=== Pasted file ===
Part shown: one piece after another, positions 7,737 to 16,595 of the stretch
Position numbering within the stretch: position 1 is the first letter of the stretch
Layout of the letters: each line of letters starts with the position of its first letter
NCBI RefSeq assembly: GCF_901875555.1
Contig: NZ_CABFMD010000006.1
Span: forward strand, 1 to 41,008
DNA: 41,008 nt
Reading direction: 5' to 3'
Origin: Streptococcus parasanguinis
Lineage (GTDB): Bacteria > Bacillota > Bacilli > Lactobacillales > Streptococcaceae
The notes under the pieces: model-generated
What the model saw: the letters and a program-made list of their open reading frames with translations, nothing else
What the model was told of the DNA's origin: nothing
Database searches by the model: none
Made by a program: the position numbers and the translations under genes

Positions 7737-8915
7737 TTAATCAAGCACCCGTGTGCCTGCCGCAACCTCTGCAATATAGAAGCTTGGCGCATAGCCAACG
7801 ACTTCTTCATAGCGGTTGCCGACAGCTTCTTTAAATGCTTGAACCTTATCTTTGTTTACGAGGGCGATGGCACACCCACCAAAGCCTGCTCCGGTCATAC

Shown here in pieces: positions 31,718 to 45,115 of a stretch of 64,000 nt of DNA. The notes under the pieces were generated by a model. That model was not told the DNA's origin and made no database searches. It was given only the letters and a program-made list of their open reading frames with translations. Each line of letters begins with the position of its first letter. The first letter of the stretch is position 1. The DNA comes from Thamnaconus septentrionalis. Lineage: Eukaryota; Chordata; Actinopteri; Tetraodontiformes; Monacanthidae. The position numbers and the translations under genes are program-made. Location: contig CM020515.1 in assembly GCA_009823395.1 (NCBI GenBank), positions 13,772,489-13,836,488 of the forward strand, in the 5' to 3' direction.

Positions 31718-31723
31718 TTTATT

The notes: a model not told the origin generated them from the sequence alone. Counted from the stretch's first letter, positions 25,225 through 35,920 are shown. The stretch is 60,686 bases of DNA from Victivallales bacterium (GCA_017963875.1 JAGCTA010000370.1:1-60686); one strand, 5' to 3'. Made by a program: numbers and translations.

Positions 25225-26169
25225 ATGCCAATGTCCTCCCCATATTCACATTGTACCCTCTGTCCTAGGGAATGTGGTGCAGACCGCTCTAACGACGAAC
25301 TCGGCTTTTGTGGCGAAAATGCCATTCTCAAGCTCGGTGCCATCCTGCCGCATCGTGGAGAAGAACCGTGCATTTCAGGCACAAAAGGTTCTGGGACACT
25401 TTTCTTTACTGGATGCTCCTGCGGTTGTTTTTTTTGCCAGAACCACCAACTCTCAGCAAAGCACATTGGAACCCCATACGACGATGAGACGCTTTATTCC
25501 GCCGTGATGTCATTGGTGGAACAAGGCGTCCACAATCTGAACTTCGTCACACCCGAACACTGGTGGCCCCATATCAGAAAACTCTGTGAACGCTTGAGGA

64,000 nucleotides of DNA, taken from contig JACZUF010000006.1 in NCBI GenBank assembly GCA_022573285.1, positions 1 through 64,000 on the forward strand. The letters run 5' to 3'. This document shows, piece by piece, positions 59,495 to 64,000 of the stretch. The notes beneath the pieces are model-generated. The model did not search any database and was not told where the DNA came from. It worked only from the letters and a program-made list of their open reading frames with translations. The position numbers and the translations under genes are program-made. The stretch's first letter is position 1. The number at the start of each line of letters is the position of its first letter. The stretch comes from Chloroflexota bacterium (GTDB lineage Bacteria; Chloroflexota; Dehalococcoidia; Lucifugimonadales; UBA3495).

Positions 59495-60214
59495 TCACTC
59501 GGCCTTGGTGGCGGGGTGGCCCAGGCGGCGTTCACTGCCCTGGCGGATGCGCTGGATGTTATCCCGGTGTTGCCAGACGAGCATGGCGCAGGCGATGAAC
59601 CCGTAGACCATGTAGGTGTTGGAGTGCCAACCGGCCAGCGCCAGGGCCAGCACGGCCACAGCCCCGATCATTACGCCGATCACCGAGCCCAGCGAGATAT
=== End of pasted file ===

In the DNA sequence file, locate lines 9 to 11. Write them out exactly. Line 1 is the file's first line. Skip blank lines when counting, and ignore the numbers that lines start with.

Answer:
Origin: Streptococcus parasanguinis
Lineage (GTDB): Bacteria > Bacillota > Bacilli > Lactobacillales > Streptococcaceae
The notes under the pieces: model-generated